AC is just down the hill from the entrance to Machu Picchu. And by just down the hill, I mean this:
I got into the bus that would zigzag us up this final peak and immediately buried my face in Mr. M’s jacket. Despite imagining myself as Lara Croft, Tomb Raider in my travel fantasies, Real Me does not do well with heights or death-defying hairpin turns or, let’s face it, buses.
The one time I did look up, I saw sheer drop-off on the right and another bus headed RIGHT for us with zero passing room. I shouted an impressive obscenity and must’ve returned to the safety of Mr. M’s armpit or blacked out, as I have no idea how we emerged at the entrance to Machu Picchu. [Our touring companions urged me to “stay down” on the bus trip down.]
But an ancient wonder of such magnitude had to come with a little bit of adventure.
Besides, once we passed into the park, it was clear: a terrifying bus ride was no match for the awe-inspiring wonder of Machu Picchu.
To be continued…
Details of the Day: I’m so thankful for the crazy-opulent experience Mr. M & I got, but I’d still love to return to do the Inka Trail. If your own personal Machu Picchu Fantasy includes aperitifs and white glove service, definitely consider the Hiram Bingham!
The Hiram Bingham Train:
*It’s undeniably fancy-schmancy. But not so stuffy that you’ll feel at all out of place in hiking boots and fleece jackets… that’s the name of the game, after all!
*The all-inclusive food is amazing. Cocktails at the station, brunch on the way there, afternoon tea, and dinner on the way back means you’ll arrive at MP VERRY well-fed and ready to do some serious exploring to work it all off.
*There’s live music on the way back, after it’s too dark to enjoy the landscape. Sounds cheesy, but it was really fun. I may have danced, and it wasn’t all the pisco sour’s doing.
*It includes all the extras: the roundtrip bus ticket from Aguas Calientes to Machu Picchu, the entrance ticket, a guided tour of the MP Citadel, and afternoon tea at the Machu Picchu Sanctuary Lodge (although I don’t want to meet the person who’d sacrifice an hour of exploring MP to eat finger sandwiches, Mr. M & I ran inside and grabbed a scone before the death-ride bus trip back).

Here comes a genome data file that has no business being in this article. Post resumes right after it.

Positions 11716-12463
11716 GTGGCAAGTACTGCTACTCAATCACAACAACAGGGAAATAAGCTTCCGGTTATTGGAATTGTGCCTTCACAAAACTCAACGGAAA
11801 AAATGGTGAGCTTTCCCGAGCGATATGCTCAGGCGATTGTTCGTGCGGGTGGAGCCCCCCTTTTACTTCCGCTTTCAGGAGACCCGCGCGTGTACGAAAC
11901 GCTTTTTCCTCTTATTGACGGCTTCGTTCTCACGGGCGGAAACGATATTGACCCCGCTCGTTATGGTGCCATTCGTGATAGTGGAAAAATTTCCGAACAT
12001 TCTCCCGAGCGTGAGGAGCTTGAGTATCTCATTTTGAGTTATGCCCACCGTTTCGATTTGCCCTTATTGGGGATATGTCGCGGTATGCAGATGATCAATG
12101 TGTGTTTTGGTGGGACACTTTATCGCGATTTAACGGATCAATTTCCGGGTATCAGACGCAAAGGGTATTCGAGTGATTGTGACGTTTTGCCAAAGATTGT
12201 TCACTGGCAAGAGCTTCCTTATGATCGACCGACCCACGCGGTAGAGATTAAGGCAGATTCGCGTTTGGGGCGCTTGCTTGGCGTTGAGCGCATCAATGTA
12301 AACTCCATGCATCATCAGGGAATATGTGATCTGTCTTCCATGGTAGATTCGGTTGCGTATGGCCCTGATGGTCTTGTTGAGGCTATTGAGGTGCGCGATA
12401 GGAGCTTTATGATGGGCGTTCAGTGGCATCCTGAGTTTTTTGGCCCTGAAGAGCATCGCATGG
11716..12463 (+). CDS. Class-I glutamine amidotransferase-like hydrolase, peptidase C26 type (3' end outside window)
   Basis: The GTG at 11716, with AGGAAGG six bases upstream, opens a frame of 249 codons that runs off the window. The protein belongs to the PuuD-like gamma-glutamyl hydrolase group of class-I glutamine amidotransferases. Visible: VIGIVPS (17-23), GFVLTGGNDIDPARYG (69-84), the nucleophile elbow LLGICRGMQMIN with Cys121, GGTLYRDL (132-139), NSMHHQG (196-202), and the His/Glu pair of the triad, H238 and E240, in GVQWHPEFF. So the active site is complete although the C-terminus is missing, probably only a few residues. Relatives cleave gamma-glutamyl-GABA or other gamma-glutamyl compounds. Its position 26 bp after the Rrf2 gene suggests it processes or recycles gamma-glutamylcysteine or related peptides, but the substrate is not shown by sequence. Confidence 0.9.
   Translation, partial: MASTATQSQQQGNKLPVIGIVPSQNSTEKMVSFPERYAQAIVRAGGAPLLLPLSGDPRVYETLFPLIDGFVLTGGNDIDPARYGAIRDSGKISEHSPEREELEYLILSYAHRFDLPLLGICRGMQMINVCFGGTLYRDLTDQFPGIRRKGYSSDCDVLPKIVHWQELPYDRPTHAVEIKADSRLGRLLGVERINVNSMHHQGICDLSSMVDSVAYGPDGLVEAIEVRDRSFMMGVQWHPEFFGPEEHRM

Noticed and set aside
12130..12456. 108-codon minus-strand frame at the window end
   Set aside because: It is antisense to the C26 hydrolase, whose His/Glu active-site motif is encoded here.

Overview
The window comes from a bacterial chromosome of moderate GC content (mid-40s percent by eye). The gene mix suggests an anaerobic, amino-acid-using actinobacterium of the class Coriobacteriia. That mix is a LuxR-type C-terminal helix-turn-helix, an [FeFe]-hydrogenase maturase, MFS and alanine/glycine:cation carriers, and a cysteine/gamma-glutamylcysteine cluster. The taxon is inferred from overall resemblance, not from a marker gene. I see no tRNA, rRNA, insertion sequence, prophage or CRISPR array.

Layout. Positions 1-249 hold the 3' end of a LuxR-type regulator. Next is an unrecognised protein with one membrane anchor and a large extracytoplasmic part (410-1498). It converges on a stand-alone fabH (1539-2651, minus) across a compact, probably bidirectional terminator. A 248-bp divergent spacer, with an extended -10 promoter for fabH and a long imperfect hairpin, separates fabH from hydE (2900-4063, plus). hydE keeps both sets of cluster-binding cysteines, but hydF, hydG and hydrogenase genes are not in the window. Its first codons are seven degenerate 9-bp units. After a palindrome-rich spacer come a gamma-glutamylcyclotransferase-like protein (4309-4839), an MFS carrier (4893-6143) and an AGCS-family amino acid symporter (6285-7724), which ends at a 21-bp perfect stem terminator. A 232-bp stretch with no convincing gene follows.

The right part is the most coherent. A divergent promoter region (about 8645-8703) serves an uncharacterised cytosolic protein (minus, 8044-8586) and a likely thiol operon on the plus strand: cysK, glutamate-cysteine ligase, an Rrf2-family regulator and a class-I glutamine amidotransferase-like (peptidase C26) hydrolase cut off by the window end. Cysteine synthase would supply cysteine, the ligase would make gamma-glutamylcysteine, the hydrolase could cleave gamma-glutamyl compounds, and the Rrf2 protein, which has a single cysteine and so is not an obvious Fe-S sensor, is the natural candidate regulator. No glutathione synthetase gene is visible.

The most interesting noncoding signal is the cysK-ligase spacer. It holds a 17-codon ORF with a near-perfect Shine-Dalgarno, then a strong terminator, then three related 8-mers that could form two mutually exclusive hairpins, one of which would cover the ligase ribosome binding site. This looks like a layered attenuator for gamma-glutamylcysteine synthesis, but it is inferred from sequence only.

*If you’re doing Machu Picchu in one day, the Hiram Bingham will only give you max 4 hours at the site (arrival around 12:45pm with bus departure at 4:45pm)
*Unless you’re a connoisseur of luxury rail travel (and the Hiram Bingham is definitely one of the so-called World’s Greatest Rail Journeys), all that elegance may not be worth the astronomical cost. Our roundtrip tickets would’ve cost us each $350. Or an extra $250 or so if you consider that the entry fee/bus was included.
I was going to do a pros & cons on taking the Hiram Bingham train vs. hiking the Inka Trail… but then I realized that’s really not a fair comparison. Especially when there are many other options in between squatting in a dirt hole and being served a 4-course brunch on monogrammed china. If you’re trying to sort out which ‘in the middle’ is best for you, read on:
Train Travel: There are three different classes of train travel (each of which constitute their own train, not just cars within the same train), with The Hiram Bingham being on one end of the luxury spectrum. The Expedition train is the most economical and is absolutely the one I would’ve booked had I been paying for my own travel. Totally comfy seats that rival first class on a European rail service. Don’t think twice. There’s also The Vistadome train, which is a little more plush and has panoramic windows in the roof for even better picture-taking. My personal opinion? I’d do either the Expedition or the HB… I’m not sure what the extra $$ gets you in the Vistadome.
More info on getting to Machu Picchu in the next post!